Saturday, June 12, 2021

Do not attach the word "law" to anything that you wouldn't want people to mistake for an authentic form of law

In the following passage from his Manual of Political Ethics (1838), Francis Lieber observes (and laments) that when unjust and illegal conduct comes to be known by a name with the word “law”* in it (such as “Lynch law”, in the example that he discusses), people more readily accept it and think of it as legitimate than they otherwise would.  They may even come to think of it as having the authority of law.  In truth, these are as much a form of law as “fool’s gold” is a form of gold.

“No offender would hesitate to acknowledge and claim state punishment as his right, if choice were left him between the state punishment, which, because it is state punishment, requires formal trial, on the one hand, and, on the other hand, those summary proceedings against criminals caught in flagrante delicto, which we find in perhaps all early codes, and sometimes acknowledged to a very late period (Blackstone, IV, 308), or to which an excited people sometimes return, when the regular trial appears too slow for their inflamed passions, as has been the case in those riotous and illegal inflictions of death or other punishment, so unfortunately called Lynch law, in our own country.  I say, unfortunately called Lynch law, for it is ever to be deplored, if any illegal procedure receives a regular and separate name of its own.  By this very application of a technical term it assumes an air of systematised authority, which has an astonishing effect upon the multitude, and in fact upon most men.  Give a separate and technically sounding name to a thing, and you take from it much of its harshness for the human ear.  Many a member of trade’s-unions in Scotland would not have been willing to commit outrages upon the person of his neighbors or even murder, had it not been called slating, or by some other technical term.  The same principle applies to errors in science, religion, the arts.”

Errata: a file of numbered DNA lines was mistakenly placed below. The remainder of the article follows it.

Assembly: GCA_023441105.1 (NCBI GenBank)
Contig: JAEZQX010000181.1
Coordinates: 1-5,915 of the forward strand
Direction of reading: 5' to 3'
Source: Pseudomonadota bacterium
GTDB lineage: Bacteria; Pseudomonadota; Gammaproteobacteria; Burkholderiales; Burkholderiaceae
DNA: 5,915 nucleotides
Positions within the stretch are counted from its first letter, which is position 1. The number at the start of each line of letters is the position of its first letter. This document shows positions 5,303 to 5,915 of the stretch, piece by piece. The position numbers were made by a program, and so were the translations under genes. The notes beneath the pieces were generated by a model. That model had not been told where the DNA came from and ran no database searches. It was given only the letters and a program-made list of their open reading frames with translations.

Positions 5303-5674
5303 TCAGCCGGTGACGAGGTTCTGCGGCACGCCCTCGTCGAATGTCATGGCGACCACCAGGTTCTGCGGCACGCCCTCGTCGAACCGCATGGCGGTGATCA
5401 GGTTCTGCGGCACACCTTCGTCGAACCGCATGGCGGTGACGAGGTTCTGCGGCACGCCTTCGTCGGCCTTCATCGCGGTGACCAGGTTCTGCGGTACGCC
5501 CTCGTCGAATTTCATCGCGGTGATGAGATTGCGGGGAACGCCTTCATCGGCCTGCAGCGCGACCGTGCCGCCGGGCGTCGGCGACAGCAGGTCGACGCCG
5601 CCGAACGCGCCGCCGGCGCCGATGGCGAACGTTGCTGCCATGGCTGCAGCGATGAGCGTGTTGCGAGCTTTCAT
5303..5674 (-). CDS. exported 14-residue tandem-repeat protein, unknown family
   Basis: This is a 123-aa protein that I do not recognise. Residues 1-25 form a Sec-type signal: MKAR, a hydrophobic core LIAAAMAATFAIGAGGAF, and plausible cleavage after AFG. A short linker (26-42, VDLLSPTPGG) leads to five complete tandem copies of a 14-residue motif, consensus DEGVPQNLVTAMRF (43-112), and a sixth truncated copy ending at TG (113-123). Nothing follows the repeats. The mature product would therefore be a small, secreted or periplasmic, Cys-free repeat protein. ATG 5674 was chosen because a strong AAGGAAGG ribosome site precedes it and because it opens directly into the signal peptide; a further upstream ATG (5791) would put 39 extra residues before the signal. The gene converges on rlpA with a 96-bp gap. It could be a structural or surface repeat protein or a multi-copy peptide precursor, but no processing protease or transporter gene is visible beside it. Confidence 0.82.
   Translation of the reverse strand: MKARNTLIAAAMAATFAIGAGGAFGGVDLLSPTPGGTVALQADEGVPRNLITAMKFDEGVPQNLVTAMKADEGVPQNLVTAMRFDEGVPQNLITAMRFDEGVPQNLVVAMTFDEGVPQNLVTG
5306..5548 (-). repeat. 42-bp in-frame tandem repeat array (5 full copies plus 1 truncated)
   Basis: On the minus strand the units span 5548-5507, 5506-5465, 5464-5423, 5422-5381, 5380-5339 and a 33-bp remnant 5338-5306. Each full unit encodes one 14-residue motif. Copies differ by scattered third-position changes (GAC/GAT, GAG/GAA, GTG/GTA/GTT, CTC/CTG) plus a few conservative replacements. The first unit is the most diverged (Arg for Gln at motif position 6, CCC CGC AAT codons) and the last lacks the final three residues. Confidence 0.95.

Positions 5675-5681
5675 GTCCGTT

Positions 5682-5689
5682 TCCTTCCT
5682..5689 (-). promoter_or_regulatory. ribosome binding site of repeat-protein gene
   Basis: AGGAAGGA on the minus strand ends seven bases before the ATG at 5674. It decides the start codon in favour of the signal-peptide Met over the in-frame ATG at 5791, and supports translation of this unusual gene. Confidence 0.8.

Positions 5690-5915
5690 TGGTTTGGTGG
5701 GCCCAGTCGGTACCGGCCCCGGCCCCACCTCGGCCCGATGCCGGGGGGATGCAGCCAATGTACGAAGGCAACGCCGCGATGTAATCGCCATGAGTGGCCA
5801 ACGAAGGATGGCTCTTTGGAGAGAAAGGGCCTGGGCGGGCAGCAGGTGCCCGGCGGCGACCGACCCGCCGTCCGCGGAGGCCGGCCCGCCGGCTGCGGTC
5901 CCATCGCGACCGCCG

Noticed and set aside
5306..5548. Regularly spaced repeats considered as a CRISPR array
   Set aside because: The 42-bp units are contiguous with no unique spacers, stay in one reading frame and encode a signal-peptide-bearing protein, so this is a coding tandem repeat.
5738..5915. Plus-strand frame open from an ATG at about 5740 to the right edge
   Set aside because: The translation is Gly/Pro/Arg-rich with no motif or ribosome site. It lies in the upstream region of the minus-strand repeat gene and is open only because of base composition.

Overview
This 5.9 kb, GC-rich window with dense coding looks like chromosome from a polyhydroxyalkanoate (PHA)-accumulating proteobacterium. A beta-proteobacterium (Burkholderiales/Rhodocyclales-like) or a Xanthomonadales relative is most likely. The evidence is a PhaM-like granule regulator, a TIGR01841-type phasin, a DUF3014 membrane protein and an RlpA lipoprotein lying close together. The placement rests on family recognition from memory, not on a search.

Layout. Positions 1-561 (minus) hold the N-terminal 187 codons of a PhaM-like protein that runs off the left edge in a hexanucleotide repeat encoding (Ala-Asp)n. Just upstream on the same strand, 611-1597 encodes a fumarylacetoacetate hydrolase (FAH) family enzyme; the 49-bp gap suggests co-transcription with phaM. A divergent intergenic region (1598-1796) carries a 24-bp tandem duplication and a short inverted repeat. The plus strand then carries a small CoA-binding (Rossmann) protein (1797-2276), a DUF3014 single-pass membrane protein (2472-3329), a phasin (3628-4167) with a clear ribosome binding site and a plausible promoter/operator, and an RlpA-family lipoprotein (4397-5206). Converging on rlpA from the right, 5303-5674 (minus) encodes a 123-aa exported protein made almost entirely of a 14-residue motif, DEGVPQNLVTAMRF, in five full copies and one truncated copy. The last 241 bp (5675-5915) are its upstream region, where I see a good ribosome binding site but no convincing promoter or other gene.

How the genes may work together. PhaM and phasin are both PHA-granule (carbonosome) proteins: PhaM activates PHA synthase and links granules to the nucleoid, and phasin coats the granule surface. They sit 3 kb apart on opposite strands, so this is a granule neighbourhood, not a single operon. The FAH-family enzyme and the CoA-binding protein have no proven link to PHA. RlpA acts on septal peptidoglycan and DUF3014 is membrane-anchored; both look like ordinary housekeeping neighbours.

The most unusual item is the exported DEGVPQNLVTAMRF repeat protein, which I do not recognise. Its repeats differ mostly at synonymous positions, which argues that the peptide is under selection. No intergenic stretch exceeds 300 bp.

* “Law” is not the only word that has this effect, however.